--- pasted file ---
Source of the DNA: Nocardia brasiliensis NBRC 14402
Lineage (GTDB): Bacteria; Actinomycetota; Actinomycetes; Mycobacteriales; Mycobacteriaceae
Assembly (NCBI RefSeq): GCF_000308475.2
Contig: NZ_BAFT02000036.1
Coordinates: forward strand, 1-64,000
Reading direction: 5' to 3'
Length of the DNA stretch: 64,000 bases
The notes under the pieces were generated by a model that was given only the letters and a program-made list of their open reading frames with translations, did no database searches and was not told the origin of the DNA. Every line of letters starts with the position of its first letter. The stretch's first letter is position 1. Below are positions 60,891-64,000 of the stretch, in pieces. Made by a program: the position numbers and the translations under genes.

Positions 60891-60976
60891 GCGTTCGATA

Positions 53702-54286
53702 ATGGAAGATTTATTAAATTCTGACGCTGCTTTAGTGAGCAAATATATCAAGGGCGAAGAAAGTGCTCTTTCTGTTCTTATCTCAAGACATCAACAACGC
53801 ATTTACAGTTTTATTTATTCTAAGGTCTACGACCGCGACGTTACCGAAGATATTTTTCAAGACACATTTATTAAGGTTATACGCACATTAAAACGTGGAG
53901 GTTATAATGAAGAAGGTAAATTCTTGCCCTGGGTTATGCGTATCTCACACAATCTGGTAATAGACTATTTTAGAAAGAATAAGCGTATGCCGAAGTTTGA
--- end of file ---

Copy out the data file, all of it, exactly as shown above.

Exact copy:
Source of the DNA: Nocardia brasiliensis NBRC 14402
Lineage (GTDB): Bacteria; Actinomycetota; Actinomycetes; Mycobacteriales; Mycobacteriaceae
Assembly (NCBI RefSeq): GCF_000308475.2
Contig: NZ_BAFT02000036.1
Coordinates: forward strand, 1-64,000
Reading direction: 5' to 3'
Length of the DNA stretch: 64,000 bases
The notes under the pieces were generated by a model that was given only the letters and a program-made list of their open reading frames with translations, did no database searches and was not told the origin of the DNA. Every line of letters starts with the position of its first letter. The stretch's first letter is position 1. Below are positions 60,891-64,000 of the stretch, in pieces. Made by a program: the position numbers and the translations under genes.

Positions 60891-60976
60891 GCGTTCGATA

Positions 53702-54286
53702 ATGGAAGATTTATTAAATTCTGACGCTGCTTTAGTGAGCAAATATATCAAGGGCGAAGAAAGTGCTCTTTCTGTTCTTATCTCAAGACATCAACAACGC
53801 ATTTACAGTTTTATTTATTCTAAGGTCTACGACCGCGACGTTACCGAAGATATTTTTCAAGACACATTTATTAAGGTTATACGCACATTAAAACGTGGAG
53901 GTTATAATGAAGAAGGTAAATTCTTGCCCTGGGTTATGCGTATCTCACACAATCTGGTAATAGACTATTTTAGAAAGAATAAGCGTATGCCGAAGTTTGA